Go Forth and Serve

Rev. Joanna Fontaine Crawford
Live Oak UU Church
Cedar Park, Texas
"Trying to love the hell out of the world"
Welcome Another writer to the Lively Tradition ! 

Nurturing and Feeding the “Pet Projects”
by Rev. Joanna Fontaine Crawford

When did “pet project” become an insult in UU churches?

A person has a charity or a cause that they’re passionate about. They devote time and money to it. They talk about it at their church or – horrors! – ask for support. 

“Oh, that’s just their pet project,” says someone.

We don’t want pet projects. We want Church Programs. We’re fine with making the world a better place, but it needs to be done here, through the proper channels, something we all feel the same amount of passion for. Which may be virtually nil, but at least we all feel nil about it. We’re not spending the church’s energy on someone’s pet project.

I used to buy into that. But not anymore.

I knew someone who had a passion for a particular issue. At her workplace, she mobilized others. She wound up with 200 people helping her “pet project.”  Her church did something similar and wound up with a not insubstantial 40 participants – good for their size. 

But let’s just think about that.

What if, rather than trying to get 40 participants for one program, we instead equipped and empowered 40 members to go out and each one follow their own passion? Maybe we gave them meeting space or maybe even a little seed money. Maybe all we did was cheer them on, and offer them the shared wisdom of all the other church members who were changing the world in their own particular calls.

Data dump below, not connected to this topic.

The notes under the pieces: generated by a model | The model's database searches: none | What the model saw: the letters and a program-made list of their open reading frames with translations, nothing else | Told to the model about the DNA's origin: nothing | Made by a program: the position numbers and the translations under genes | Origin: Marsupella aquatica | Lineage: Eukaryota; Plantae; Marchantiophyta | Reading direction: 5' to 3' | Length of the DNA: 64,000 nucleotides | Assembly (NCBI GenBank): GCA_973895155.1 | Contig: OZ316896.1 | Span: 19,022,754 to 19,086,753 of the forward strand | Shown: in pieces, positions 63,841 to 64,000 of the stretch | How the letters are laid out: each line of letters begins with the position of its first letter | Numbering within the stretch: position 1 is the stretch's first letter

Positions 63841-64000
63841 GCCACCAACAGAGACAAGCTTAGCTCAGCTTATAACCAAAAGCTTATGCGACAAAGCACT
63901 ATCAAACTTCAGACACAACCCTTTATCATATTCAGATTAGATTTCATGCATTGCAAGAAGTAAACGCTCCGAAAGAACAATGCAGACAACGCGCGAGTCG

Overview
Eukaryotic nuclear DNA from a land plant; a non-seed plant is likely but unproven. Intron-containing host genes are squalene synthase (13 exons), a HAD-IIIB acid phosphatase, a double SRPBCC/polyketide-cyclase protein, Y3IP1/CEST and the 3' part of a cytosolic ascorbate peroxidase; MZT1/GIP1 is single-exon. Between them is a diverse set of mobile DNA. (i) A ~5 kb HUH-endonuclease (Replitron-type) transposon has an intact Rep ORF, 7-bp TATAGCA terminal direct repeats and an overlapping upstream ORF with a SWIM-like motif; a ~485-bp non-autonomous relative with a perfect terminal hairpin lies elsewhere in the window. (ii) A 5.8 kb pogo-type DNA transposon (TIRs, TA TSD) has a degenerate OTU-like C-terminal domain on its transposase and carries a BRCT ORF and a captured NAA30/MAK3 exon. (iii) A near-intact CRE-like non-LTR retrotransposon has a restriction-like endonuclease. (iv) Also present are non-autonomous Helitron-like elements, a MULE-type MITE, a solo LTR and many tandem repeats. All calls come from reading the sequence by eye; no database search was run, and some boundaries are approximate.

40 x 200? Heck, 40 x 10 would still be pretty impressive, wouldn’t it?

The balance to this is an understanding that the church is not going to adopt anyone’s pet project. Because instead, there’s an expectation that every member is called to find what lights their soul on fire. And as a church, we’re going to find the ways that we can support all these different “burning coals” within. 

Pets need to be fed, given love, have people they can trust.

So do their owners. Let’s work on that. 


  1. I would love this. I'm not optimistic it'll be widespread.

    Mark Morrison-Reed has convinced me that we are an ethnic church and that our ethnicity is white and middle-class.

    Sharon Welch has convinced me that white middle-class people have an ethic of control and not an ethic of risk.

    This will change. But soon enough?

    I'd love to hear from those who try this. I'd love more to hear that it's been continued. Let me make a suggestion for doing so: Figure out some relatively low bar for declaring it successful. By putting in a success criterion, perhaps the risk can be justified.

    Just because I'm not optimistic doesn't mean I'm not hopeful!

  2. I'm not sure if I completely under policy governance, but I wonder if the idea that a church should operate as a cohesive and well-organized organization, which I understand to be an element of policy governance, creates a skepticism toward pet projects which generally are not integrated into the church structure. Personally, I think there needs to be a mix of church-organized initiatives and free range activities that exist within the church but aren't officially tied to it.


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